Muiz will re-present “Aguerrida” on February 5 at 8:30 p.m. at El Monasterio (San Martín 705, CABA)
Mel Muñiz, who was part of Las Taradas and integrates La Familia de Ukeleles and Bourbon Sweethearts, among other projects, made his solo debut with the attractive album “Aguerrida” that he presented on Friday night live at Recoleta and where he synthesizes in a personal key a repertoire that includes genres such as bolero, ranchera, waltz, son, jazz, swing and guaracha.
During an interview with Télam, Muñiz considered that this melting pot of latent styles in his recent first solo album is due to the fact that “I make pop music, but what popular music was 80 or 100 years ago”.
Clarifying that singular and diverse sound experience about which she sings in Spanish, the artist ironically warned that “I am to degenerate genres. This is how it was recorded and can be heard, so I write down the degenerate box ”.
I am an artist wanting to open my heart to people and show them what I feel, who cares if the orchestration is as is or if I am respecting such a thing?”
In “Aguerrida”, produced by a specialist in Latin as Juan Pablo de Mendonca, member of Orquesta Sonora Marta La Reina and Alegrías de a Peso, both experimented around popular music.
Muñiz, who is also a member of the Ukuleles Orchestra, the Bourbon Sweethearts female trio and the Duo / Quintet together with the pianist Rodrigo Núñez, mixed La Lupe, Chavela Vargas, Chabuca Granda, Patsy Cline, Omara Portuondo, Héctor Lavoe, Anita O in his own way. ‘Day, Billie Holiday, the Boswell Sisters and Ella Fiztgerald, to name a few notable influences.
The plaque gathers “Aguerrida”, “In your hands”, “If you are not here for me”, “Harta”, “Dawn”, “Not a drop of love”, “Do not make yourself”, “Passionately”, “Al sigh “And” We are sisters. “
“They are songs of mine that I like to place within what I like and from then on I am an artist wanting to open my heart to people and show them what I feel. Who cares if the orchestration is as it is or if I am respecting such thing? ”, commented Mel.
GREED | HONEY MUIZ
And showing off that mixture that he navigated consciously and joyfully alerted that “all themes have something. They start from a rhythm but have a key that is not really of that genre, that perhaps one listens to it and does not realize it because it is very punctual.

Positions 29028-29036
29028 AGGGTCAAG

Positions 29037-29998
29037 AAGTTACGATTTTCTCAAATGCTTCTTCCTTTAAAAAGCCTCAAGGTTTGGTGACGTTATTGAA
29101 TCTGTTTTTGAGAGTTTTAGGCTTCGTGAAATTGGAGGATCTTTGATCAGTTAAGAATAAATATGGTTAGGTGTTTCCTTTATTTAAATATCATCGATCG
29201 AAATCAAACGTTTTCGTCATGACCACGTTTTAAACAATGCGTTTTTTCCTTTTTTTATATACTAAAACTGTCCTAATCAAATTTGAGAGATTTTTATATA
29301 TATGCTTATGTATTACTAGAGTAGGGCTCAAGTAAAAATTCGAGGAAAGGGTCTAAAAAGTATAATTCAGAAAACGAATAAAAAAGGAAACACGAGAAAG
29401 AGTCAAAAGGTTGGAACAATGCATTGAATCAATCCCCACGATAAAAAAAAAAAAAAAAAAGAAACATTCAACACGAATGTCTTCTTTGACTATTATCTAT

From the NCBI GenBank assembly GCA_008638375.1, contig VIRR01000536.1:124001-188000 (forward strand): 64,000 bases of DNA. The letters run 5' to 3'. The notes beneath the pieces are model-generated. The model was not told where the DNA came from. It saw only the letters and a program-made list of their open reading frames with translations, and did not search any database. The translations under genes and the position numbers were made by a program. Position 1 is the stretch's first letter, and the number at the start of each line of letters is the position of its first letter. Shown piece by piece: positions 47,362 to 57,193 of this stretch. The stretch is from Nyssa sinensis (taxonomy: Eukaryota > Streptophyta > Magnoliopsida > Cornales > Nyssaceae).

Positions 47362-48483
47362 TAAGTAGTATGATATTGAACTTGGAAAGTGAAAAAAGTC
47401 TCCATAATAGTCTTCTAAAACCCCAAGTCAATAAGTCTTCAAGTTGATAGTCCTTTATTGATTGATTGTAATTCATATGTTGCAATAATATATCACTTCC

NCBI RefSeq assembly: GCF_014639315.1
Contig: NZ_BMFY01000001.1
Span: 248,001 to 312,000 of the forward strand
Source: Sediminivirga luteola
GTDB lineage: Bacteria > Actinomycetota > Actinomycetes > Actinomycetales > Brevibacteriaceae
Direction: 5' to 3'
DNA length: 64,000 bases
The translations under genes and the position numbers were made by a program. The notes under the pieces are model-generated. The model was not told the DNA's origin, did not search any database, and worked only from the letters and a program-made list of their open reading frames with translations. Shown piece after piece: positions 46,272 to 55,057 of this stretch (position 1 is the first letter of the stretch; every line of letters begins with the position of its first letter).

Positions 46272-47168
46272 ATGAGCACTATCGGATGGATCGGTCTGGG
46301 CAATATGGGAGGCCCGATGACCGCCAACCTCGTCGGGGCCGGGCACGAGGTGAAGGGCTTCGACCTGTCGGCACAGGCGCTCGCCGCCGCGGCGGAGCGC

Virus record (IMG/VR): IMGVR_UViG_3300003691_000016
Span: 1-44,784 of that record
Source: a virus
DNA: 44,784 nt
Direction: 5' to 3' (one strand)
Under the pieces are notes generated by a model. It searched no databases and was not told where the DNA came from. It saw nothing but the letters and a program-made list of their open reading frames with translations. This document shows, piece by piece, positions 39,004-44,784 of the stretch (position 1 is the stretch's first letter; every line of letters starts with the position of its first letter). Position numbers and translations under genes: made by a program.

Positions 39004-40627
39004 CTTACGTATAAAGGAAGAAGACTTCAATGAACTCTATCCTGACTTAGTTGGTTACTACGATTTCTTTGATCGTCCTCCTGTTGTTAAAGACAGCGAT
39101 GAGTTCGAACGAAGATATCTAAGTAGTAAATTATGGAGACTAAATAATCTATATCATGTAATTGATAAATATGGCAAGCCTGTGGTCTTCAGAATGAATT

Muñiz presented “Aguerrida” on Friday night at the Terrace of the Recoleta Cultural Center and on February 5 at 8:30 p.m. he will perform it again at El Monasterio (Patio of the Santa Catalina Monastery, in San Martín 705, in the San Nicolás neighborhood of Buenos Aires) .
Télam: How was “Aguerrida” born?
Mel Muñiz: I chose Juan Pablo de Mendonca as a producer because he is a person who lived in Cuba and Mexico, he has a long history of Latin folklore for having hardened it, for having been there and he is a very versatile and well-loved musician, so it seemed to me that he was the right person. I devoted myself a lot to composing and listening to the influences that are heard on the album, from they are to boleros and waltzes from different places even though nothing is 100% folkloric. The boleros have an air of other things, the waltz seems like it is for the average Peruvian side but the melody has nothing to do with it and the lyrics either, all the songs have their own musical licenses within the genres. Nothing is totally pure, everything is a mixture of things.
T: Did you plan a lot that the songs can have orchestrations like on the album but at the same time can be played in other formats?
MM: To record it, we thought about everything and what each song asked for and then we adapted it live. They are songs adaptable to other orchestrations and you don’t always need this structure. It would be beautiful, but I can’t go with 25 musicians on each stage.
T: How did you get to this level of knowledge of such different rhythms and styles?
MM: I really don’t know where to start because I’m 35 years old and I’ve always been a musician. At 22, I was already teaching at the music school where I had my private students and I was playing live. I do not know where the common thread of this music began, because of course I had rock bands and the genres that you can think of. There is something that I feel that I share with professional musicians and that is that we like everything. Then one can delve further into one genre or another. But if I have to go to a place, I could say that I studied at the Buenos Aires School of Music and learned a lot about jazz where the harmony part is very applied. I liked it a lot, it is a very rich genre to learn to shred melodies and harmony. There I came across swing, with what was previously in jazz and I fell in love. It seemed to me something with a lot of language and that was closer to the songs, while the more modern jazz it is further away from the traditional song structure. And there are genres that always go hand in hand and people who play swing play boleros and musicians 100 years ago played all Latin American genres, so this work is the result of my starting to flirt with all that.
T: What did you want to talk about in the lyrics?
MM: Each topic is a movie that has to do with me. I make the joke that I make future songs, because perhaps there are certain themes of love or lack of love that I may have composed a year before separating. I think the unconscious works a lot on composition, especially if one gets carried away. If you want to compose for people you are wrong as an artist, I feel that. I feel that it is composed for one, to sublimate things, feelings and emotions. Then it comes to people one way or another, a lot of things happen. You have to come your way, songs have a life of their own and I think it’s good to be faithful to that and not want a song to sound like that because people are going to love it.